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BEFORE YOU WATCH: World War II

Use the “Three Close Reads” approach as you watch the video below.
Use the “Three Close Reads” approach as you watch the video below (next in the lineup!). If you want to learn more about this strategy, click here.

First read: preview and skimming for gist

Before you watch, you should skim the transcript first. The skim should be very quick and give you the gist (general idea) of what the video is about. You should be looking at the title, thumbnails, pictures, and first few seconds of the video for the gist.

Second read: key ideas and understanding content

Now that you’ve skimmed the video transcript and taken a quick peek at the video, you should preview the questions you will be answering. These questions will help you get a better understanding of the concepts and arguments that are presented in the video. Keep in mind that when you watch the video, it is a good idea to write down any vocab you read or hear that is unfamiliar to you.
By the end of the second close read, you should be able to answer the following questions:
  1. What different dates do historians argue mark the start of World War II and why?
  2. What was the Blitzkrieg, and what did it enable the Nazis to do?
  3. Why was 1941 such a significant year in the conflict?
  4. According to John Green, how did the supply of food in different places contribute to World War II?
  5. John Green claims that the Soviet Union under Stalin was undemocratic. What is the significance of this point for the way we interpret this conflict?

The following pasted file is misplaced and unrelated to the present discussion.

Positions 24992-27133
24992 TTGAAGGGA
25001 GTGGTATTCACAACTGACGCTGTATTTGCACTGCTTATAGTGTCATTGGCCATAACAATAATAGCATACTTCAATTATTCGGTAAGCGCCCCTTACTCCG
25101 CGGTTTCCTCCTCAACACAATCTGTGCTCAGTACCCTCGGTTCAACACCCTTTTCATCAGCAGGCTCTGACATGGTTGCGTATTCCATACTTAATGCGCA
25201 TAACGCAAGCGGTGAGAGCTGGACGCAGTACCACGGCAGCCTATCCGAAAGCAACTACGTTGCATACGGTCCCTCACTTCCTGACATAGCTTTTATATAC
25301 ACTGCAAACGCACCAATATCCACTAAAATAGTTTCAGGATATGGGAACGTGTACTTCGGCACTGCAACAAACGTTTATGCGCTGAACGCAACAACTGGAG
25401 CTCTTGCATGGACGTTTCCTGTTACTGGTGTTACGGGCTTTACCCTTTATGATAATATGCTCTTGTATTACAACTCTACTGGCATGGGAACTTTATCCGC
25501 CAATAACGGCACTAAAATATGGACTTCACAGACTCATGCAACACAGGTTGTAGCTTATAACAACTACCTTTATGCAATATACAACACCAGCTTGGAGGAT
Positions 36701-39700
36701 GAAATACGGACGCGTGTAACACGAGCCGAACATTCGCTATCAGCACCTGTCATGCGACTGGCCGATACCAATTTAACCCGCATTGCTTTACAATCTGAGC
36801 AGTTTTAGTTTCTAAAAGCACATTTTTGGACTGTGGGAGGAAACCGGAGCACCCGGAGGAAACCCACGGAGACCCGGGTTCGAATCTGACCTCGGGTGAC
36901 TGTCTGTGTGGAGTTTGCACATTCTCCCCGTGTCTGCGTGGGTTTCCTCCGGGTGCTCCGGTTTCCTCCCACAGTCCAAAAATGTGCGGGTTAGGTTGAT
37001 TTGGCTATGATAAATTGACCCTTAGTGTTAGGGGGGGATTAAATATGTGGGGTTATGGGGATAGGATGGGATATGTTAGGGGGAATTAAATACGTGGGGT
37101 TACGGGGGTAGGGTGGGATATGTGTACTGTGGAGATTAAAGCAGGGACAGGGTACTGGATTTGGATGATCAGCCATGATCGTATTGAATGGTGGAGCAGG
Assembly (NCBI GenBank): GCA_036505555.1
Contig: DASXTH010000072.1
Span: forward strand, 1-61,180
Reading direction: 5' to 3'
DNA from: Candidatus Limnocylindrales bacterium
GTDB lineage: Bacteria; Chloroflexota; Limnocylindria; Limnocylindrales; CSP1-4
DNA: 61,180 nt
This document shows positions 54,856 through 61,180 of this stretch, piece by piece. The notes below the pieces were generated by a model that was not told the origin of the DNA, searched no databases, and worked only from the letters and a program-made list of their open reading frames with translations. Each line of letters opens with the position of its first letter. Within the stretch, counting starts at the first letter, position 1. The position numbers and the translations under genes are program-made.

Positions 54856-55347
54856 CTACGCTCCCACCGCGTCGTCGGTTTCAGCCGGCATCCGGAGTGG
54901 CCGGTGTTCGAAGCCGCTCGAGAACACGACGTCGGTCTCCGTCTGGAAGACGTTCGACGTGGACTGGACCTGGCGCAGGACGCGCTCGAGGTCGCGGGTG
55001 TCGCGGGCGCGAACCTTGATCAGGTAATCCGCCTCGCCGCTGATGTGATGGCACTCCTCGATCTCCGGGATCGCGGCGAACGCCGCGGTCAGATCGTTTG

6. What factors made World War II a total war?

Third read: evaluating and corroborating

Finally, here are some questions that will help you focus on why this video matters and how it connects to other content you’ve studied.
At the end of the third read, you should be able to respond to this question:
  1. John Green argues that World War II atrocities like the Holocaust were possible because of technologies we associate with “Western progress” like state record-keeping and advanced industry. Do you think innovations in science and technology have generally resulted in improving or hurting human societies? Use evidence from this video and other material from this era to support your claim.
Now that you know what to look for, it’s time to watch! Remember to return to these questions once you’ve finished watching.

Want to join the conversation?

  • hopper cool style avatar for user Rebekah
    I find it really hard to even think that our worlds went though WW2. My grandpa served in WW2 and lived to tell the story. I know that it was hard for him to lose the friends he had, it is hard to picture myself in his shoes at that time. And it is hard for me to hold on to that idea that it had to happen.
    (2 votes)
    Default Khan Academy avatar avatar for user